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Edward Putman of Kings Langley failed to disclose £5m winnings
A greedy benefits cheat who conned £13,000 out of the state after winning almost £5 million on the lottery had his sentence challenge rejected in London's Appeal Court today.
Edward Vincent Putman, 47, had his incapacity benefit suspended in April 2010 after failing to attend an assessment, Judge Anthony Morris QC told the court.
But three months later he wrote a letter pleading for his benefits to be reinstated, claiming he "had no money and had had to sell his belongings to support himself".
Putman's letter "made no reference" to the fact that he had won almost £5 million on the Euro Lottery ten months earlier, added the judge.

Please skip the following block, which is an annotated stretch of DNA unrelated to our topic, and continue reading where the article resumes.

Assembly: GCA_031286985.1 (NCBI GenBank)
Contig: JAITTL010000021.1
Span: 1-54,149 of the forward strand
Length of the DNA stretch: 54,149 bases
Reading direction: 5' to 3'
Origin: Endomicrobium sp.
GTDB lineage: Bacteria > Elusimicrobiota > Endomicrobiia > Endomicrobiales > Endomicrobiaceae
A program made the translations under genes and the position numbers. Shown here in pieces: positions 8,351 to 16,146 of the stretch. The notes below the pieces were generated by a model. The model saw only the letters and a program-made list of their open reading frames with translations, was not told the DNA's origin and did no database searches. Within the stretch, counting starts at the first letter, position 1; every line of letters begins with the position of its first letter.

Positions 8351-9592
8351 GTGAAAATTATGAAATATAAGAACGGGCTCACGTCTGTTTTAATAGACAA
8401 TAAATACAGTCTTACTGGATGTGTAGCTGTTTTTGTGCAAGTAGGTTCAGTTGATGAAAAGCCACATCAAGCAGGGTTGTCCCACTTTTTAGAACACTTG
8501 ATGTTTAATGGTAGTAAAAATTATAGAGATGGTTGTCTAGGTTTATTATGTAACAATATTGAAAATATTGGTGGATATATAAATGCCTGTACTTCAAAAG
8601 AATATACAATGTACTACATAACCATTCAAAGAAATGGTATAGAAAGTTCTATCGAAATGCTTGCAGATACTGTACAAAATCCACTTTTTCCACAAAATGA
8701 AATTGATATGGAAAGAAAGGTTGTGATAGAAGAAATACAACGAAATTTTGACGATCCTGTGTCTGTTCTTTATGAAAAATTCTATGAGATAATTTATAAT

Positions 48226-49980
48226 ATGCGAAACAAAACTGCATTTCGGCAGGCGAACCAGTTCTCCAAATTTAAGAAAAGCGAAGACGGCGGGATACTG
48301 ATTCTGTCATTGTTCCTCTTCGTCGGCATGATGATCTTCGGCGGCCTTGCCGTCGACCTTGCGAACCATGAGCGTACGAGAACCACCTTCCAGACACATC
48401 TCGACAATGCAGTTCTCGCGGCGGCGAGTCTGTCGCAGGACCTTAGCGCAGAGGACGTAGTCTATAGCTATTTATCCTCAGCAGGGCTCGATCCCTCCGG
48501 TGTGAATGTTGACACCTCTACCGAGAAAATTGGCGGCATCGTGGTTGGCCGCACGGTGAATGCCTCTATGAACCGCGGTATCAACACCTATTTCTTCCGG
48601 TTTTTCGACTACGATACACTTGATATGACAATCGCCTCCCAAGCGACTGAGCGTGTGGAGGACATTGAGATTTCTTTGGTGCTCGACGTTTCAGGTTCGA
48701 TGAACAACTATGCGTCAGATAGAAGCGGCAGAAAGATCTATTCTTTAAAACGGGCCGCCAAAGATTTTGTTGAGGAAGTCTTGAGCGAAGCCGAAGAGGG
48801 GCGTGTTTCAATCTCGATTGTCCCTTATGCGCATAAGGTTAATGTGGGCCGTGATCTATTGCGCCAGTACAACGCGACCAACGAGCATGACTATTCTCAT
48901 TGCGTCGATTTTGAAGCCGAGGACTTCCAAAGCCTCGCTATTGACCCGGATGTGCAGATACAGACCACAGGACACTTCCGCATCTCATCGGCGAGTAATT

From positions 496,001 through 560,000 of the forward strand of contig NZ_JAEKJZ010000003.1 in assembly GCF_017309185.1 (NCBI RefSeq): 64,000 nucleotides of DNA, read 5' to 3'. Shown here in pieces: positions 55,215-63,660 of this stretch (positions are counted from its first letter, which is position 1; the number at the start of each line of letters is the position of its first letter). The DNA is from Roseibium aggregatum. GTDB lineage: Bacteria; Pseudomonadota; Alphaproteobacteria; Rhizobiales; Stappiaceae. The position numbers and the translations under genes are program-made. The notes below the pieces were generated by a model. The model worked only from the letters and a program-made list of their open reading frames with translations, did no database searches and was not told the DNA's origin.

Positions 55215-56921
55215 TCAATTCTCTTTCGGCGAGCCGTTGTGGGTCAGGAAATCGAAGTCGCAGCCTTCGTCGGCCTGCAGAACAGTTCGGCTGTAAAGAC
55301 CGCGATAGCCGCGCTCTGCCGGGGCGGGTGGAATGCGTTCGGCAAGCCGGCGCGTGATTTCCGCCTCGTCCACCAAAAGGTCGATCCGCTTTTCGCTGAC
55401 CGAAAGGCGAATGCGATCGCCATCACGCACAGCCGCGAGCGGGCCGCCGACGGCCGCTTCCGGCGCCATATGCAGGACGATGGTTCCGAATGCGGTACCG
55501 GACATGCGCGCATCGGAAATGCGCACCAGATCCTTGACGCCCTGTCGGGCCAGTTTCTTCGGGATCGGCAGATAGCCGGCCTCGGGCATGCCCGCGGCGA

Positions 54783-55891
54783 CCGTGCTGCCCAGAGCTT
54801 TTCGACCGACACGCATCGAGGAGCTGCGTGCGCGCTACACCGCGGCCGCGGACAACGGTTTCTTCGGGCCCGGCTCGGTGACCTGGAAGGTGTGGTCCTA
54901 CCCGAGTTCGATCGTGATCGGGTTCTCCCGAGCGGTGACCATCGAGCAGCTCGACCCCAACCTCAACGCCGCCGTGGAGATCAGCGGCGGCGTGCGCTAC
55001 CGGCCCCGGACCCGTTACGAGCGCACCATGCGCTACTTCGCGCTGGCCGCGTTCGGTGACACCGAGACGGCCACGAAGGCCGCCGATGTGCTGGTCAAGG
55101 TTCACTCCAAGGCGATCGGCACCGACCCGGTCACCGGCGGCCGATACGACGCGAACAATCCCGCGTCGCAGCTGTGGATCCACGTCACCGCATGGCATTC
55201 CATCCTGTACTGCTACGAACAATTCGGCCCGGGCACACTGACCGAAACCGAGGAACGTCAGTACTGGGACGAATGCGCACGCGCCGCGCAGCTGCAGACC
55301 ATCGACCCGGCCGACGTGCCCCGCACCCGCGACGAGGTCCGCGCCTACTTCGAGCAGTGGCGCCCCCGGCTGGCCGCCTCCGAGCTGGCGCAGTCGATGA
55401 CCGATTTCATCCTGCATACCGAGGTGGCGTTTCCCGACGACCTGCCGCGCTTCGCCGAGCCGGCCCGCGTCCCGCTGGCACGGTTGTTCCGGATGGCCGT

In August 2010 he made a back-dated claim for Council Tax benefit, saying he had been "in and out of hospital" for the past eight months and that he had no money in the bank.
"Once again he didn't disclose his lottery winnings," the court heard.
Putman was jailed for nine months at St Albans Crown Court in July after pleading guilty to two counts of failing to notify a change in circumstances.
He challenged his sentence in the Appeal Court, but had his complaints thrown out.
There was evidence that Putman, of Station Road, Kings Langley, had a personality disorder, but the sentencing judge said he was clearly driven by a level of greed which "defied belief".
A probation officer reported that Putman "still felt entitled to receive benefits despite his lottery winnings".
And Judge Morris, sitting with Lord Justice Toulson and Mr Justice Langstaff, said there was nothing wrong with Putman's punishment.
"In our judgment the sentence was neither wrong in principle, nor manifestly excessive," he concluded.
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